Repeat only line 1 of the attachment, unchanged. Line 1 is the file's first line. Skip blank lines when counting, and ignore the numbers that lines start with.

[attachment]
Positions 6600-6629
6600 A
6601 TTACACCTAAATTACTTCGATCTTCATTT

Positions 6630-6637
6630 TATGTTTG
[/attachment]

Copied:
Positions 6600-6629